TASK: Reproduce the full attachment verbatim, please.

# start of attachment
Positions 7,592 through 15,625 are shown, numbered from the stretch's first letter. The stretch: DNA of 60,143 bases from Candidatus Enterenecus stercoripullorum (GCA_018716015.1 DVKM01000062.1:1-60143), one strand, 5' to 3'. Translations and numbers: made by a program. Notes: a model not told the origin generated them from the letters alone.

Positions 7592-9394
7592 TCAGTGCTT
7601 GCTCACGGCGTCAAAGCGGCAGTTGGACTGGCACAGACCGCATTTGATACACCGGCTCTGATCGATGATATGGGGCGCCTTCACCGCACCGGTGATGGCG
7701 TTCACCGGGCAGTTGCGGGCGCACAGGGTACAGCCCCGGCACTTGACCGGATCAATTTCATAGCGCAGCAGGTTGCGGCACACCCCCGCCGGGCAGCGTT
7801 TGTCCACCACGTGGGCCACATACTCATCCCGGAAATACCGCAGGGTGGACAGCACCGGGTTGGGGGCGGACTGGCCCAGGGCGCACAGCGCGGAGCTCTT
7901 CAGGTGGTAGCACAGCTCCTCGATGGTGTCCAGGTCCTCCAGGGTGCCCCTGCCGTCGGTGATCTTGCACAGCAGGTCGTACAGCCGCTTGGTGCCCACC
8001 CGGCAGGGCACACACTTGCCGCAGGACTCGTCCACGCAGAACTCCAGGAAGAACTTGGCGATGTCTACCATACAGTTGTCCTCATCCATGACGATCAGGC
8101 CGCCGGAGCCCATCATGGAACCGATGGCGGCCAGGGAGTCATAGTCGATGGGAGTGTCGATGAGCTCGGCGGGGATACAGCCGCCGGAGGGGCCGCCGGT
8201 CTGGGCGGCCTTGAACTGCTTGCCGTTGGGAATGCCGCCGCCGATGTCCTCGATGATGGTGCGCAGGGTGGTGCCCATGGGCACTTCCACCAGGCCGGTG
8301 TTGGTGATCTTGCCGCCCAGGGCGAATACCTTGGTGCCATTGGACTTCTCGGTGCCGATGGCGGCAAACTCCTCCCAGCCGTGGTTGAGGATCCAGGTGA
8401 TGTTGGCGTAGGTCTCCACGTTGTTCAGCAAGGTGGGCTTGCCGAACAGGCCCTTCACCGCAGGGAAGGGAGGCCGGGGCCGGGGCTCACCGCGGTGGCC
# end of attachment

Positions 7,592 through 15,625 are shown, numbered from the stretch's first letter. The stretch: DNA of 60,143 bases from Candidatus Enterenecus stercoripullorum (GCA_018716015.1 DVKM01000062.1:1-60143), one strand, 5' to 3'. Translations and numbers: made by a program. Notes: a model not told the origin generated them from the letters alone.

Positions 7592-9394
7592 TCAGTGCTT
7601 GCTCACGGCGTCAAAGCGGCAGTTGGACTGGCACAGACCGCATTTGATACACCGGCTCTGATCGATGATATGGGGCGCCTTCACCGCACCGGTGATGGCG
7701 TTCACCGGGCAGTTGCGGGCGCACAGGGTACAGCCCCGGCACTTGACCGGATCAATTTCATAGCGCAGCAGGTTGCGGCACACCCCCGCCGGGCAGCGTT
7801 TGTCCACCACGTGGGCCACATACTCATCCCGGAAATACCGCAGGGTGGACAGCACCGGGTTGGGGGCGGACTGGCCCAGGGCGCACAGCGCGGAGCTCTT
7901 CAGGTGGTAGCACAGCTCCTCGATGGTGTCCAGGTCCTCCAGGGTGCCCCTGCCGTCGGTGATCTTGCACAGCAGGTCGTACAGCCGCTTGGTGCCCACC
8001 CGGCAGGGCACACACTTGCCGCAGGACTCGTCCACGCAGAACTCCAGGAAGAACTTGGCGATGTCTACCATACAGTTGTCCTCATCCATGACGATCAGGC
8101 CGCCGGAGCCCATCATGGAACCGATGGCGGCCAGGGAGTCATAGTCGATGGGAGTGTCGATGAGCTCGGCGGGGATACAGCCGCCGGAGGGGCCGCCGGT
8201 CTGGGCGGCCTTGAACTGCTTGCCGTTGGGAATGCCGCCGCCGATGTCCTCGATGATGGTGCGCAGGGTGGTGCCCATGGGCACTTCCACCAGGCCGGTG
8301 TTGGTGATCTTGCCGCCCAGGGCGAATACCTTGGTGCCATTGGACTTCTCGGTGCCGATGGCGGCAAACTCCTCCCAGCCGTGGTTGAGGATCCAGGTGA
8401 TGTTGGCGTAGGTCTCCACGTTGTTCAGCAAGGTGGGCTTGCCGAACAGGCCCTTCACCGCAGGGAAGGGAGGCCGGGGCCGGGGCTCACCGCGGTGGCC